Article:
INTERACTIVE MEDIA & MARKETING;BANKS HOPING TO CASH IN ON VIRTUAL SERVICE:FIRST CHICAGO TO SECURITY FIRST PUT THEIR TRUST IN TRANSACTIONS ON THE INTERNET

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Banking on the Internet has arrived, and the swiftest-moving financial services companies are cashing in.

With zero advertising, the nation's first "virtual bank," Security First Network Bank, has lured more than 2,000 customers since opening last fall (http://www.sfnb.com).

Offering customers everything from checking services to loans without requiring them to set foot in a branch, the virtual bank is doing business with dramatically low operating costs and ideal convenience for PC-happy users.

Security's success has spawned a half-dozen other imitators. And hundreds of traditional brick-and-mortar banks, from Chase Manhattan to Bank of America, are racing to add transaction functions to their Web sites.

The temptation to offer banking without walls is so great that banks are pouring millions of dollars into testing and exploring it. But realistically, banks don't expect to replace branches with Web sites anytime soon, if ever. The overwhelming majority of customers still haven't caught onto the more convenient, less costly bank-by-phone options that have been around for a decade.

RACING TO BE FIRST

Regardless, banks' desire to slash costs and remain competitive is so high that about a dozen major companies including First National Bank of Chicago and Fleet Bank are now competing to be the first brick-and-mortar banks to offer real-time transactions on Web sites.

"Security aspects of doing business over the Internet are rapidly being resolved, opening up a wide range of opportunities for banks to get out there and do business far more effectively in non-traditional ways," said Ken Horner, a managing partner at Deloitte & Touche, New York, specializing in electronic commerce.

Web site banking is already giving birth to a new Internet industry: turnkey systems for banks that want to add Web transactions to their array of services.

Five Paces, Atlanta, is one such developer that created and markets the Web site transaction interface used by Security. A spokesman at Five Paces says at least three other banks will add virtual banking capabilities this year.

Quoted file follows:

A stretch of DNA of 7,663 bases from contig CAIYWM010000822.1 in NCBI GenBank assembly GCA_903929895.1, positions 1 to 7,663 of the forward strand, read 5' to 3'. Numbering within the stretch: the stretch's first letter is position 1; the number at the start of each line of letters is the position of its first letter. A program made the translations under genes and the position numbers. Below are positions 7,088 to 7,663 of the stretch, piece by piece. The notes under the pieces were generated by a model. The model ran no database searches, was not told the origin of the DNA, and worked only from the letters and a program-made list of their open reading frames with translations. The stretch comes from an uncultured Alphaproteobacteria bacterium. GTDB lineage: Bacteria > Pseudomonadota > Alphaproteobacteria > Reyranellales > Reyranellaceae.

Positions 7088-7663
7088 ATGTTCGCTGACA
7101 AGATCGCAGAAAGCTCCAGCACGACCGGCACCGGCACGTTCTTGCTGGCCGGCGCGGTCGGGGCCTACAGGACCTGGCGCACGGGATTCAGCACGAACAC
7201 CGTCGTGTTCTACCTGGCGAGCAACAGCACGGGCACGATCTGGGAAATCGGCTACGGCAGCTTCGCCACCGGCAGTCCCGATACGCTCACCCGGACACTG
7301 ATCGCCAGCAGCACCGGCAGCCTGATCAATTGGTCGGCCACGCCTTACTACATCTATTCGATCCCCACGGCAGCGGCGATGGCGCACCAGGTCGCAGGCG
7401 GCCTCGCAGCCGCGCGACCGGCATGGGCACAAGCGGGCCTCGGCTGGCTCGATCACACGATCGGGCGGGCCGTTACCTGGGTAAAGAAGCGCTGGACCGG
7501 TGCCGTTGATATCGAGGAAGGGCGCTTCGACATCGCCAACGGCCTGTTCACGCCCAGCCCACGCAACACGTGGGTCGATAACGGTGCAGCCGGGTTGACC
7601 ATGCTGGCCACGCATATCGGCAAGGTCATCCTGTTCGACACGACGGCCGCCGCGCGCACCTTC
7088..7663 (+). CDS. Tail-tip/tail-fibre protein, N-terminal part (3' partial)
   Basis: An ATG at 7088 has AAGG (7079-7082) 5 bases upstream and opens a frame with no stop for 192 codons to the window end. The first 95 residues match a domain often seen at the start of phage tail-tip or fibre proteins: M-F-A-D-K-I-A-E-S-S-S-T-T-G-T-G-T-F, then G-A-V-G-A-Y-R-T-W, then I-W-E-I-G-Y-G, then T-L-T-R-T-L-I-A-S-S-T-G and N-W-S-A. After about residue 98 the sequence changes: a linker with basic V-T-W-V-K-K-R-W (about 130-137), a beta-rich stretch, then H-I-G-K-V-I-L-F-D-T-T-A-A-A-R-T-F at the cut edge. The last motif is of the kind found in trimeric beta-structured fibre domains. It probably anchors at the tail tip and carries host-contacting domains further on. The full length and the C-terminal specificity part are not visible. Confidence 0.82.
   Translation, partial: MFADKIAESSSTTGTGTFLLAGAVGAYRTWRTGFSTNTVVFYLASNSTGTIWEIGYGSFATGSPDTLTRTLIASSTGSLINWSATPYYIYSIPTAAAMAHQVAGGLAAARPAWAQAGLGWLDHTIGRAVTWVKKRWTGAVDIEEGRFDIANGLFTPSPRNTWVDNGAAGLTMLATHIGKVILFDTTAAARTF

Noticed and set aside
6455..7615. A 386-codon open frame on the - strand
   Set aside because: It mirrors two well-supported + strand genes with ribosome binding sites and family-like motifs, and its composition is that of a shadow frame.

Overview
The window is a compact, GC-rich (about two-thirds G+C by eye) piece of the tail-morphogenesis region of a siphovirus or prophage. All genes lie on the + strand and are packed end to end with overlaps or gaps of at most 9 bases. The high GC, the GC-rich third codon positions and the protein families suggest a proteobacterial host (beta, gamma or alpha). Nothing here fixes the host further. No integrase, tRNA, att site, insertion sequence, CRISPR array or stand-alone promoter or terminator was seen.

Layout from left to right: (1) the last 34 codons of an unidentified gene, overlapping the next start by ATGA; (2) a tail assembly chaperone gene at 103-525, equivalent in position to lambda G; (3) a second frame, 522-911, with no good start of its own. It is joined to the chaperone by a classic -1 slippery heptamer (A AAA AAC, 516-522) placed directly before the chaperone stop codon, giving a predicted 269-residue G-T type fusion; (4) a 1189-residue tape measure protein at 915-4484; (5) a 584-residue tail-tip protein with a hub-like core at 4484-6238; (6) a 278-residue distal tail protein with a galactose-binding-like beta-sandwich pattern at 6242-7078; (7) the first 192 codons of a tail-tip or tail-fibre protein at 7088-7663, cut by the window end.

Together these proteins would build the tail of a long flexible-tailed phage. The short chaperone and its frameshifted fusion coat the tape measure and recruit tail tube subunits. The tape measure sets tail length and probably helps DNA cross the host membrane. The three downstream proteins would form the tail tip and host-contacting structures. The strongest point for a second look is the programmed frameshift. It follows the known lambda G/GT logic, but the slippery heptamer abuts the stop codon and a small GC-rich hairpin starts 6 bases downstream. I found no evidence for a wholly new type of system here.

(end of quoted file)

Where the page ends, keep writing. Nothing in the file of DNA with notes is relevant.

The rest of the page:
Home Financial Network, Westport, Conn., is another startup offering turnkey Web site banking systems, and promises at least six bank clients will add transaction-based Web sites this year.

Home Financial has even devised the first Web site-based "Home ATM," which will allow consumers to download cash to their PCs and to computer chip-loaded "smart cards."

"Every PC will eventually come with a smart card reader, and consumers will be able to interact with their PCs to do all their bill-paying, account reconciliation and financial planning, plus getting everyday cash," said Thomas Dittrich, Home Financial's VP-marketing.

LONG WAY TO GO FOR MOST

Traditional banks still have a long way to go before migrating customers to such technologies. About 400 banks currently have Web sites, say banking experts, with dozens more adding sites each month. Most offer nothing more than information about banking services and products.

Fleet Bank, Boston, last month unveiled a new Web site (http://www.fleet.com) designed to evolve gradually into a transaction tool.

For now, it allows customers to send financial and account data to Fleet via a secure personal access code. Fleet in turn sends information back to the customer via the Web site about products and services specifically of interest to that customer. Fleet advertises its Web site via its own collateral materials.

FIRST CHICAGO ONLINE

First National Bank of Chicago next week unveils a state-of-the art Web site (http://www.fcnb.com) that will add transaction capabilities throughout the year. Late this fall, First Chicago expects to have real-time account access for its more than 3 million customers in Illinois, Michigan and Indiana.

About 50 banks already offer various forms of dial-up PC online banking, which require specially designed software that must be periodically updated.

Web banking could give that system a run for its money, experts say. Consumers need install no software; PIN numbers and access codes are all that's required for security. Banks also prefer up-to-the-minute control over Web site customer interfaces, rather than supporting the software needed to run online banking programs.

Some consumers will never accept any substitute for walking into a bank branch, but banks are ready for those who will.

"The next generation may never set foot inside a bank," said Mr. Horner.

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